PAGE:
Outsourcing Virtually Everything: Making the Semi-Virtual Model Work - How an extreme outsourcing structure can continue to produce results over the long term - BioPharm International

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Outsourcing Virtually Everything: Making the Semi-Virtual Model Work
How an extreme outsourcing structure can continue to produce results over the long term


BioPharm International



Figure 1. In the virtual-company model every link on the value-added chain can be open to the outside world. Adapted from Dr. Gene Slowinskis book, Reinventing Corporate Growth, 2005.
In the model adopted by Endo, every link on the value-added chain can be open to the outside world (see Figure 1). The company determined early on that to be successful in the tough world of lower-cost marketing and sales programs in the smaller markets that are treated by narrow specialties of physicians, it would have to employ a full-time, dedicated sales force as a core capability. But in all other areas, Endo's employees would become project management specialists, managing the drug development, manufacturing, and distribution process through the use of multiple, specialized outsourcing service providers.

Building Your Own Specialized Outsource Partner

For distribution, Endo doesn't own a single warehouse or shipping pallet, or employ any customer service telephone representatives. It relies completely on UPS Supply Chain Solutions to distribute its new and existing products to market. Unfortunately for Endo, it wasn't able to just step into a smoothly running turnkey operation. In 1997, few specialized outsourcing service providers in the distribution area were equipped to grow the shipment volume of highly regulated opioid pain therapies that the company began operations with after its management buyout.

Daniel J. Carbery, an executive who came on board at Endo in its early days and who is now the senior VP of operations, stepped up to the challenge. He developed a supply chain that had incredible restrictions because of its special governmental requirements for close monitoring of narcotic drugs all along the supply chain. At the same time, Carbery had to figure out a way for Endo not to stray from its semi-virtual model. The new company needed a way to track orders, monitor outgoing shipments, and get paid for its products. It also needed real-time contact with its customers in the retail pharmacy, wholesaler, and physician market spaces. For some of its products, Endo needed a flexible storage and transportation system that could house and ship injectables in a cold chain environment. "We knew what we wanted, but there were no companies with both full-service systems and adequate flexibility available," says Carbery. "So, we worked with UPS Supply Chain Solutions to create a flexible, scalable, and highly integrated distribution system," recalls Carbery. "We couldn't afford to internalize or recreate such an operation on our own. And the reality is that we didn't want to."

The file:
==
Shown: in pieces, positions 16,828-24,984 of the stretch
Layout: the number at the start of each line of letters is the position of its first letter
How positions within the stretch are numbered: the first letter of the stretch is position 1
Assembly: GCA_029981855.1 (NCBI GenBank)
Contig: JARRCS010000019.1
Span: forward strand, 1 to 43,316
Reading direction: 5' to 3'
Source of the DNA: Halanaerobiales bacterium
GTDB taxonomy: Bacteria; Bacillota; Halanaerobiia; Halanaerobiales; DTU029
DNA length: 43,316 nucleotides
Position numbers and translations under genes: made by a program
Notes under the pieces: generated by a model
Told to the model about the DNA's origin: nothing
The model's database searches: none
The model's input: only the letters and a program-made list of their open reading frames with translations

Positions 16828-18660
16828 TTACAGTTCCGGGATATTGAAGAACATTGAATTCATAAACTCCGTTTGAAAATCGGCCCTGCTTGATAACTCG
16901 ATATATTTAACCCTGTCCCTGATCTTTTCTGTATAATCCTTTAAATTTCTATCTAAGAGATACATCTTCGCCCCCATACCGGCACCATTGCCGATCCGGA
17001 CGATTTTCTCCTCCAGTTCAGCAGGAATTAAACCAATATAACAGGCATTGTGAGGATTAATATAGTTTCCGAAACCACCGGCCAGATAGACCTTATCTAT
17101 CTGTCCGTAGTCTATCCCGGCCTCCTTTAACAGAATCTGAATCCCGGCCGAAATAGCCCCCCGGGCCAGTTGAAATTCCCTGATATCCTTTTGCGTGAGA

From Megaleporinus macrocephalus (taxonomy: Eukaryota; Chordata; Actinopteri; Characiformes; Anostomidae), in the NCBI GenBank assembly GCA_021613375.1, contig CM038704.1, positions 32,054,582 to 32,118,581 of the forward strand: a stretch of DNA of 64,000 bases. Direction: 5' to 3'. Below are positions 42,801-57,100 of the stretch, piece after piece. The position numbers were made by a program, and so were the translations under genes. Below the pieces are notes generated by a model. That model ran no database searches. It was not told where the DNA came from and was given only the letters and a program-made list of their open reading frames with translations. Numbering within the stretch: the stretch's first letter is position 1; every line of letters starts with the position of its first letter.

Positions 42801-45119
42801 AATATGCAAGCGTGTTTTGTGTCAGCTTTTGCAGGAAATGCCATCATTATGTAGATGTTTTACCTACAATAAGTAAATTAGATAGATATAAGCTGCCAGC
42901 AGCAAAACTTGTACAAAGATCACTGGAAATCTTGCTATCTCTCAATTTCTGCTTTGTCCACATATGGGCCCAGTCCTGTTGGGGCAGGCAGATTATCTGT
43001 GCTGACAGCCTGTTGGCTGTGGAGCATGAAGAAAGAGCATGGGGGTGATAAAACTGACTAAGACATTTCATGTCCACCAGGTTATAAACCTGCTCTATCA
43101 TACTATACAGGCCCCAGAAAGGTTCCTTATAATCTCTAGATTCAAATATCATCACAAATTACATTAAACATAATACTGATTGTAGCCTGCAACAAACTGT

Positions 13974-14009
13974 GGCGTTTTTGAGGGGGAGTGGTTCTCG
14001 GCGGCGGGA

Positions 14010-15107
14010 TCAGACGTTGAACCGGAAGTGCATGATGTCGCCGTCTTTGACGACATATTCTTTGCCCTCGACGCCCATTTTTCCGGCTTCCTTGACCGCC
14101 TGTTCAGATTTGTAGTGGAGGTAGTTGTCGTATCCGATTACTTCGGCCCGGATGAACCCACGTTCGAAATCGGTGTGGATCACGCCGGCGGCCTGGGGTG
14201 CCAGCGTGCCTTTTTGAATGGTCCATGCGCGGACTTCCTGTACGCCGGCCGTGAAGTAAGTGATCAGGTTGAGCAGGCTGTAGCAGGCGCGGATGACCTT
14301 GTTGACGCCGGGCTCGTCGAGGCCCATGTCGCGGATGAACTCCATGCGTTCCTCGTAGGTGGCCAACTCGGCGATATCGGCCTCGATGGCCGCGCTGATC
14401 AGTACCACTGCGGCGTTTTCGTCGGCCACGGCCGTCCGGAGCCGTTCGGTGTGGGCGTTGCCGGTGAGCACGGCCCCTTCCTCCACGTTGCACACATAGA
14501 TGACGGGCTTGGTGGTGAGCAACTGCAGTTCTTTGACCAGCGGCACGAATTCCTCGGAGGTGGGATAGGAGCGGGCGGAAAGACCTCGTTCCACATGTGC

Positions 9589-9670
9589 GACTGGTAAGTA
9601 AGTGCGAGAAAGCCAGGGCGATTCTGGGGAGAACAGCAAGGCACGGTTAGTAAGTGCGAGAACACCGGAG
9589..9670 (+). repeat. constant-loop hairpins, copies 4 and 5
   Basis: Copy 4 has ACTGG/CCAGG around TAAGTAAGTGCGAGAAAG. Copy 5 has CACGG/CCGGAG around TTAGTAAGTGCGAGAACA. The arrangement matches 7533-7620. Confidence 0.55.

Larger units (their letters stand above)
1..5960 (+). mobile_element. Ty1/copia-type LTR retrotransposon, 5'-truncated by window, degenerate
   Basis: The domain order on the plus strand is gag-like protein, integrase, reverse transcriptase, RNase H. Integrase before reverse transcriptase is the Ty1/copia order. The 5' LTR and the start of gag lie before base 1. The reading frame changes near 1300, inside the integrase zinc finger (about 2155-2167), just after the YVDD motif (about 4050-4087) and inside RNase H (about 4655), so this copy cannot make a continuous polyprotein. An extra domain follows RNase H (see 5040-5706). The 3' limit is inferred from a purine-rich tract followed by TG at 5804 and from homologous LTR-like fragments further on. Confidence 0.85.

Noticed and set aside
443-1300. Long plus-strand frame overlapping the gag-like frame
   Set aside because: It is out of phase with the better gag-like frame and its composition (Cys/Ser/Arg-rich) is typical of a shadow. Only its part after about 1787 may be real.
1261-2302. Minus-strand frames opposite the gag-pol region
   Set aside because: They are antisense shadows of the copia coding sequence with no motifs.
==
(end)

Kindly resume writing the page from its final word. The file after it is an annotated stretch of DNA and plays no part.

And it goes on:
Everything in a semi-virtual company is tied to flexibility—the ability to rapidly scale up and down in response to changing business circumstances. Endo's complex supply chain is designed to suit its need to retain maximum scalability in the event of serendipitous in-licensing deals, which can suddenly drop the company into new markets with new product introductions. Carbery describes his semi-fixed system arrangement with UPS that assures scalability, "You've heard of playing in the same sandbox as someone else? We rent our own 'sandbox' from UPS. It's a dedicated space where our product orders are fulfilled, products are picked, packed, and labeled, and all documents are recorded."

To make it all work, Carbery says he consciously has brought in a very different kind of operations employee group into Endo. He screened his hires to have an alliance-engaged mindset about making little differentiation between own-company employees (very few) and extended partner virtual employees (hundreds). His group speaks with UPS employees frequently and involves UPS in its preparations for new product introductions.


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